Friction brake assembly 50 includes a tension cable 106 and a cable tightening means, which in this embodiment includes a tension adjustment knob 90 carrying a threaded shaft 92 secured thereto. Knob 90 is maintained a fixed distance from frame 64 by a sleeve 94. Threaded shaft 92 is threaded through one end of a turnbuckle 96. A stop bracket 98 is rigidly secured to frame 64 and lies adjacent turnbuckle 96 in order to prevent the turnbuckle from rotating when knob 90 is rotated. An eye bolt 100 extends from the other end of turnbuckle 96 and is rigidly secured thereto. Friction brake assembly 50 is provided with a bias spring 104 secured to frame 64. Tension cable 106 interconnects spring 104 and eye bolt 100 with a plurality of loops engaging drum 52. In one embodiment tension cable 106 is looped to form four circumferential passes around drum 52.
While tension cable 106 has been described as being one long cable looped back and forth between eye bolt 100 and spring 104, it will be understood that it could also comprise a plurality of parallel chords extending between the eye bolt and the spring and wrapped around the drum. In addition, cable 106 could also comprise a wide belt looped around drum 52 between eye bolt 100 and spring 104.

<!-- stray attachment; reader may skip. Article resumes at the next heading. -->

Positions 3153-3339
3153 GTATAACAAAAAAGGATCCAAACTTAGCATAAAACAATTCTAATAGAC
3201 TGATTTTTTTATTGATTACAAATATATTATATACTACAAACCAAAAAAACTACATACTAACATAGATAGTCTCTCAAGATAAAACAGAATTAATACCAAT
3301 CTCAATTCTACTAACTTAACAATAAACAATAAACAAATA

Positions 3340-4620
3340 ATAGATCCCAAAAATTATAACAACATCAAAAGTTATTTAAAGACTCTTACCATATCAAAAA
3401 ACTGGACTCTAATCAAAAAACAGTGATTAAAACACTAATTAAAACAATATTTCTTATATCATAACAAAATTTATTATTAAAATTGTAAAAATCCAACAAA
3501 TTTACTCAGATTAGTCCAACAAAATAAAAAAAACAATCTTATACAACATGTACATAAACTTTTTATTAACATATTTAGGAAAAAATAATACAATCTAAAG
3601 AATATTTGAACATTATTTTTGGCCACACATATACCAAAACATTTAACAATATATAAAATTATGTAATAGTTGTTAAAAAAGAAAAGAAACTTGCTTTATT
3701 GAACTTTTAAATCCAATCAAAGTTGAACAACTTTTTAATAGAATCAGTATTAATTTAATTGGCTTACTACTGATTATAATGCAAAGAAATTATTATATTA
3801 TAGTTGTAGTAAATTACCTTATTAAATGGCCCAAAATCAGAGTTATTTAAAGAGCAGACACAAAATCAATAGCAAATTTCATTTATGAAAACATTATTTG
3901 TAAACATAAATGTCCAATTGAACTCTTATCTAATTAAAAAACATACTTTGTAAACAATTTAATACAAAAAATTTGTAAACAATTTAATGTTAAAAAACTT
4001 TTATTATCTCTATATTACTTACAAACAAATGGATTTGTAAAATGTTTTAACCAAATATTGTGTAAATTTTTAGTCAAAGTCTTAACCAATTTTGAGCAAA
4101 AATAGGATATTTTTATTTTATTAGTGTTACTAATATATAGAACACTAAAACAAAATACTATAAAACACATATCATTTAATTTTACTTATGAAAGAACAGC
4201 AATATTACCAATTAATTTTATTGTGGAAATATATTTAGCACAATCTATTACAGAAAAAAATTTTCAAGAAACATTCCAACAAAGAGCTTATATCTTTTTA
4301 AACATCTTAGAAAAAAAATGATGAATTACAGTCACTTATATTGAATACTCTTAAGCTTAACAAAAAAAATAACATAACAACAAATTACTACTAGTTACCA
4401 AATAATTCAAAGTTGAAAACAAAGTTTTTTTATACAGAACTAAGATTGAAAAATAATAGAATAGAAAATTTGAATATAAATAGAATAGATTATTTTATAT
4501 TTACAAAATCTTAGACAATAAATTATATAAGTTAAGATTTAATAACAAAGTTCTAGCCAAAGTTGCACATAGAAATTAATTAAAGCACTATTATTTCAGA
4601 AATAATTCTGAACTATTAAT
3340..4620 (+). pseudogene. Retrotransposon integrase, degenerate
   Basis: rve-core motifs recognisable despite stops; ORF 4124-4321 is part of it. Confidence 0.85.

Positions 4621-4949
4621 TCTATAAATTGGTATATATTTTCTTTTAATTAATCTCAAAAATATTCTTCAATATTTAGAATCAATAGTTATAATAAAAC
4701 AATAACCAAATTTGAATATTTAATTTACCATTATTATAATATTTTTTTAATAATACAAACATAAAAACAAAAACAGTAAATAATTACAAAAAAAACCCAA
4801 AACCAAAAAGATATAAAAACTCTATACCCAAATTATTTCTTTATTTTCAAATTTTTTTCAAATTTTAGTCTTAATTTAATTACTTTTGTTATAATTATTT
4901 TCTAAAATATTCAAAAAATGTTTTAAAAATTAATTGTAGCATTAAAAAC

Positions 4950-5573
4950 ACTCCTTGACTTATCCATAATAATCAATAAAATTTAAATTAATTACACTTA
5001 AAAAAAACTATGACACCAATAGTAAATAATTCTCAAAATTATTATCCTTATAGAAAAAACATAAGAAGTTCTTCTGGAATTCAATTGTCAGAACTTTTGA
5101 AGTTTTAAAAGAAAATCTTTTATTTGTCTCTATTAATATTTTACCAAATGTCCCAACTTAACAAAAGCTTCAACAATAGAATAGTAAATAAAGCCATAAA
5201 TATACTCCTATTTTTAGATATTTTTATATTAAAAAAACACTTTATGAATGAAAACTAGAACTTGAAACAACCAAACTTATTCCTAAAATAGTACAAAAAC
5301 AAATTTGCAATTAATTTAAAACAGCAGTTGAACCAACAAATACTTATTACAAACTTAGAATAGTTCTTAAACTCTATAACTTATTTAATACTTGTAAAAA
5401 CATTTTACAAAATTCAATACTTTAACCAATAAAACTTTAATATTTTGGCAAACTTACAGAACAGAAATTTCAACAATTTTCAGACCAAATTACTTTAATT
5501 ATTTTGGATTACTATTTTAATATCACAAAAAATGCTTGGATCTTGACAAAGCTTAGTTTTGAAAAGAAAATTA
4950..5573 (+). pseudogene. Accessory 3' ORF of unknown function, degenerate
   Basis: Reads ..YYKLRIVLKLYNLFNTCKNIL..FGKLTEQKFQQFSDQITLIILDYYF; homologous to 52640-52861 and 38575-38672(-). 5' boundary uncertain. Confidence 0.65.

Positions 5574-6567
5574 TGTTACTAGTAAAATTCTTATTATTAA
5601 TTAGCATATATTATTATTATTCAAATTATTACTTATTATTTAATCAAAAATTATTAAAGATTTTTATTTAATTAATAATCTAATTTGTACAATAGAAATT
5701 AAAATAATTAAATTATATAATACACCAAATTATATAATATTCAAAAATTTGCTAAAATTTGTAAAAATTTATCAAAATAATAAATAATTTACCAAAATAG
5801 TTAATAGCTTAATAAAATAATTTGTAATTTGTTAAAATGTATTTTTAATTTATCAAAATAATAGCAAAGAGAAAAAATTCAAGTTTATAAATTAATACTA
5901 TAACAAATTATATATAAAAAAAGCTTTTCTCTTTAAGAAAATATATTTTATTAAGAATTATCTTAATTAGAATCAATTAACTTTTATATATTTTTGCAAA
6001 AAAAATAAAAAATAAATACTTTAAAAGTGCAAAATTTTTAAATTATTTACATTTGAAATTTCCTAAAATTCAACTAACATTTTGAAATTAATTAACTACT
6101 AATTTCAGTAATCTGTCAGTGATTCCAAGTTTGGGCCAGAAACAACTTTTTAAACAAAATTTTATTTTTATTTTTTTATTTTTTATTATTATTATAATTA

Friction brake assembly 50 is operably coupled to foot pedals 30 and 32 by drive belt means, which in this embodiment comprise roller chains 110 and 112 respectively. The roller chains are each connected at one end thereof to the foot pedals and are looped over and engage chain sprockets 70 and 72. The other ends of roller chains 110 and 112 are secured to bias springs 114 and 116 which in turn are attached to foot pedals 30 and 32 respectively at points spaced from the connections of the other ends of the chains to the pedals.
Preferably, tension cable 106 is fabricated of a high strength, low stretch, heat resistant aromatic polyamide fiber, commonly known as an aramid fiber and marketed under the trade marks of KEVLAR (Dupont), TECHNORA in Japan and TWARON in the Netherlands. This material is readily able to withstand the heat generated during rotation of the drum.
In this embodiment friction drum 52 is preferably fabricated of steel and is provided with a chrome plating to provide a hardened drum surface that will withstand, without significant wear, the very high pressures exerted by chord 106. Those skilled in the art will appreciate that other similar hardened coatings may be used rather than chromium.